factors leading to collapse
According to reports from inside Sudan, the health sector in Sudan today lacks the ingredients and infrastructure that would enable it to withstand conditions similar to those in the country. Hospitals suffer from power and water cuts. Hospitals were flooded with a large number of wounded and wounded, who were in urgent need of intensive care. Hospital staff also suffer from a serious shortage of manpower, as well as enormous psychological stress due to the lack of food and drink. The fear of continuous and indiscriminate shelling in the areas surrounding the hospital compounds the scale of the tragedy.
International warnings and efforts to save the collapsed sector
Local authorities in Sudan are warning of the possibility of a collapse in the health sector as clashes continue. The United Nations, in turn, has warned against the targeting of health facilities and health workers, stressing that it is a flagrant violation of international law. Many international organizations are seeking to provide needed humanitarian services and supplies to the sector, but it is nearly impossible to deliver them in and around Khartoum, experts say.
“Failed” efforts to provide aid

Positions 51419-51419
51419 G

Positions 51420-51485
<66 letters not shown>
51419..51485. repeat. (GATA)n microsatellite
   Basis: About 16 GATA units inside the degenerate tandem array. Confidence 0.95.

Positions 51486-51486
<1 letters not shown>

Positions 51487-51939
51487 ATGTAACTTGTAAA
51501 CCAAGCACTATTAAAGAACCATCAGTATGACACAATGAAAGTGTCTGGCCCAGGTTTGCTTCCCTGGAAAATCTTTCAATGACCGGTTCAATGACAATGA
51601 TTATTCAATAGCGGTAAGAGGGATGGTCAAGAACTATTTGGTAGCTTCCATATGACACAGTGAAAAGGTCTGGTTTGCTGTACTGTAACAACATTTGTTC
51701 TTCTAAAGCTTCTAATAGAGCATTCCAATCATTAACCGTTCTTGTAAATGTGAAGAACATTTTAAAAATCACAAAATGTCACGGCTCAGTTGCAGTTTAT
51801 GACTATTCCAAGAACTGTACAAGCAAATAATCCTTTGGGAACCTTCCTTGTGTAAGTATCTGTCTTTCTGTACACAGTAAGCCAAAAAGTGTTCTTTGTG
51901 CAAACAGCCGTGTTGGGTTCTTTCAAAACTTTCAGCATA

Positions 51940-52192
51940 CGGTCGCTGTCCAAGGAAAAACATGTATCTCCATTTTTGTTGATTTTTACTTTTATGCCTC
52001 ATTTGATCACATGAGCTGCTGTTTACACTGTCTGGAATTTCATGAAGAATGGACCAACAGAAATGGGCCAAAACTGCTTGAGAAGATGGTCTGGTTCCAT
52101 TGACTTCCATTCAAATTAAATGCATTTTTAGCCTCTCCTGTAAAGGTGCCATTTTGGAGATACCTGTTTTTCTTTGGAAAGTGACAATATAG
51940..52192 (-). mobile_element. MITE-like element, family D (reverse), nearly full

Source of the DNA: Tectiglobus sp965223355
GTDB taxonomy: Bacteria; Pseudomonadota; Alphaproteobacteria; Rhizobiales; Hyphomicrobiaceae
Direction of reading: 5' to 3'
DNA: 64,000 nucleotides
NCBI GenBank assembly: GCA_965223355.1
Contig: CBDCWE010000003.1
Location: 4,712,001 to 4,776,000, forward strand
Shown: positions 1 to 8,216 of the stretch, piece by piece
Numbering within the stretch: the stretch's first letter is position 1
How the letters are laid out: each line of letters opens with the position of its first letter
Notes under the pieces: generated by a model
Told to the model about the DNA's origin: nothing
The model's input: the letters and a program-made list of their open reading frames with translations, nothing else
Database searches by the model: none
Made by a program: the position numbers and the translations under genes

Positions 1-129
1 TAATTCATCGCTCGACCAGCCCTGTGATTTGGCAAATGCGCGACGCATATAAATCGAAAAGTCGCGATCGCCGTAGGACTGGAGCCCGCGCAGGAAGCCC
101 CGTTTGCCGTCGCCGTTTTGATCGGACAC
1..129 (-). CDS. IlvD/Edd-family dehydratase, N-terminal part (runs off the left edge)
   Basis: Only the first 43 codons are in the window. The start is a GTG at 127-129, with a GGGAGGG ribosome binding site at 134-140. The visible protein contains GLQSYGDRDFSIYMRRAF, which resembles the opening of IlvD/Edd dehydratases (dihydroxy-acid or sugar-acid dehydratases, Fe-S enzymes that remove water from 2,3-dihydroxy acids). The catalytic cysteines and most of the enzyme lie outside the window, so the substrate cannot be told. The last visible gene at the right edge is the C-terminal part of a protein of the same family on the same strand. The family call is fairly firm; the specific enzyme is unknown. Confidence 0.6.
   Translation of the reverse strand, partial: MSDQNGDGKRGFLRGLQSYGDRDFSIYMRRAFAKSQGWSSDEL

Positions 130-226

Regional spokesperson for the International Committee of the Red Cross, Iman Traboulsi, told Sky News Arabia:
“The health sector in Sudan is almost exhausted even before the current crisis.” “Today, what we are witnessing in several areas, particularly in Khartoum, is very worrying, due to the security conditions and the persistence of clashes, which prevent all humanitarian workers from providing assistance to the sector. whether it is extra aid or support for the water and electricity systems of medical facilities.” Health sector workers in the few remaining facilities in Khartoum were trying to make the impossible with nothing, treating serious cases without medical or surgical equipment, while health facilities operate without water or electricity”. “Humanitarian organizations, such as the Red Cross, are unable to provide assistance to the health sector.” “There is a responsibility on both sides of the conflict to protect the health sector and designated space for humanitarian work.” “Recent UN figures that have been released indicate that 16% of health facilities in Sudan are still in operation today, but it is difficult to confirm the validity of these figures.
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